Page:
We've detected that you're using an ad content blocking browser plug-in or feature. Ads provide a critical source of revenue to the continued operation of Silicon Investor.  We ask that you disable ad blocking while on Silicon Investor in the best interests of our community.  If you are not using an ad blocker but are still receiving this message, make sure your browser's tracking protection is set to the 'standard' level.


Previous 10 Next 10 
To: DanD who wrote (319)1/29/2017 1:42:02 PM
From: DinoNavarre
4 Recommendations   of 423
This sounds to good to be true.....???

Mass Producing Graphene

Previously, it was thought too expensive to manufacture graphene. Now, physicists from Kansas State University may have found a way to mass produce graphene cheaply, and all it takes are three easy steps and uses only three simple materials: hydrocarbon gas, oxygen, and a spark plug.

The method, which lead inventor Chris Sorensen had already applied and received a patent for, uses a contained detonation of carbon-containing materials. Basically, you put oxygen and acetylene or ethylene gas in a chamber, where the contained detonation using a spark plug is supposed to occur. After detonation, graphene is formed and the process is simple, low-cost, and could easily be scaled up for industrial use.

“We have discovered a viable process to make graphene,” Sorensen said. “Our process has many positive properties, from the economic feasibility, the possibility for large-scale production and the lack of nasty chemicals. What might be the best property of all is that the energy required to make a gram of graphene through our process is much less than other processes because all it takes is a single spark.”

Aside from this, Sorensen’s method produces graphene by bulk, so to speak. “The real charm of our experiment is that we can produce graphene in the quantity of grams rather than milligrams,” researcher Arjun Nepal said.

The method was discovered accidentally.....

Share RecommendKeepReplyMark as Last ReadRead Replies (2)

To: DinoNavarre who wrote (328)1/29/2017 2:09:28 PM
From: DanD
1 Recommendation   of 423
We need to recruit someone with the scientific knowledge to the board to answer these questions .

But explosions creating Graphene does have a certain appeal. :)

Share RecommendKeepReplyMark as Last Read

To: DinoNavarre who wrote (328)1/29/2017 3:06:09 PM
From: DanD
3 Recommendations   of 423
I went and looked at the patent.

It seems simple even for me to understand. The cylinder isn't that big and produces 7.4 grams of Graphene. And the document says it can be scaled up to produce 300 grams an hour. So you could have a factory of nothing more complicated than an internal combustion cylinder with thousands of these things running producing graphene tonnes of graphene a day very cheap.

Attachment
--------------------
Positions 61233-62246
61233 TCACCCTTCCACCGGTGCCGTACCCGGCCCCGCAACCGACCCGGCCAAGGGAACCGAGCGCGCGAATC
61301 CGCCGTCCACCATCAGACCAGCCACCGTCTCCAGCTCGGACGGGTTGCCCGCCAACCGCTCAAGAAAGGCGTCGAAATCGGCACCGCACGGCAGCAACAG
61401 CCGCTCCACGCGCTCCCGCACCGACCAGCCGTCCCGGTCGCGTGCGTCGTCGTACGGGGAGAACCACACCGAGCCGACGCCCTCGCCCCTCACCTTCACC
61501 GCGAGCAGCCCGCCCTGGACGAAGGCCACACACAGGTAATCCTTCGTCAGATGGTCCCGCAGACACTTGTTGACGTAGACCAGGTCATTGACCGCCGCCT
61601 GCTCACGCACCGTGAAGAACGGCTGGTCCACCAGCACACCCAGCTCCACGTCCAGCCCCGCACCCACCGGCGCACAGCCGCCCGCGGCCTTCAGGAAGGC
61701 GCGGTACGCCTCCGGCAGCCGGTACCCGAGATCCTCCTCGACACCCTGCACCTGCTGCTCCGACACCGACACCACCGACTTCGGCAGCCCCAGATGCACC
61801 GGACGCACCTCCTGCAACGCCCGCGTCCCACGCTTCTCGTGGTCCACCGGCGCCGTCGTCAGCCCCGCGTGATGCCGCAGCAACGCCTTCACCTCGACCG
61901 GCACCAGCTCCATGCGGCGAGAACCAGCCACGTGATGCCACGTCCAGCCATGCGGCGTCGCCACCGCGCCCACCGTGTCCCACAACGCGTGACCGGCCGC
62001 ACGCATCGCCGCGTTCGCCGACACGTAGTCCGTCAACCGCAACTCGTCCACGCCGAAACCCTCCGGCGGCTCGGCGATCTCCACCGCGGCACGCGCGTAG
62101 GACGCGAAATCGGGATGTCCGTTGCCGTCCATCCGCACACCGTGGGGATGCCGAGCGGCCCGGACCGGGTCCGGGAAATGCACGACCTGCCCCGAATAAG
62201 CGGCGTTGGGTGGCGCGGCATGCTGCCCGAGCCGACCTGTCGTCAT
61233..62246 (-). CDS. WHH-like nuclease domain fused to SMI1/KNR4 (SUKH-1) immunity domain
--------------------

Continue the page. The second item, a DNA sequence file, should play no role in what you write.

So if the data is correct. It does sound pretty great.

The investment question is who will take the risk of building that factory betting on this being best method?

Definitely worth following.

Dan D.

Share RecommendKeepReplyMark as Last ReadRead Replies (2)

To: DanD who wrote (330)1/29/2017 4:19:50 PM
From: A.J. Mullen
2 Recommendations   of 423
Some of the uses of graphene depend on the possibility that it can occur as a single molecule in the form of a sheet just one atom deep. It's possible to cover the same area with many molecules that are much smaller. The molecules will overlap so the thickness will be greater in places, and non-uniform. There are other methods for making this lesser form of graphene, which is sold for less than the mono-molecular sheets. This new method might be make it cheaper still.


Share RecommendKeepReplyMark as Last Read

From: DanD1/29/2017 4:39:59 PM
3 Recommendations   of 423
MIT comes up with a latticed Graphene structure utilizes the stronger than steel potential. 5% the weight, with 10x the strength.

Share RecommendKeepReplyMark as Last Read

To: DanD who wrote (330)1/30/2017 9:27:48 AM
From: DinoNavarre
   of 423
>>>The investment question is who will take the risk of building that factory betting on this being best method?<<<

Maybe Elon Musk has some extra coffee money that he can throw into this process~!!!

Maybe the Chinese will run with it?

If the process can be tweaked to get the quality/quantity & repeatability desired, then I would guess that it would attract seed money?

I wonder how low quality the graphene being produced is and how costly it will be to upgrade it?

Not sure whether to file this one under "If it sounds to good to be true....then it probably is" or "Accidents happen"......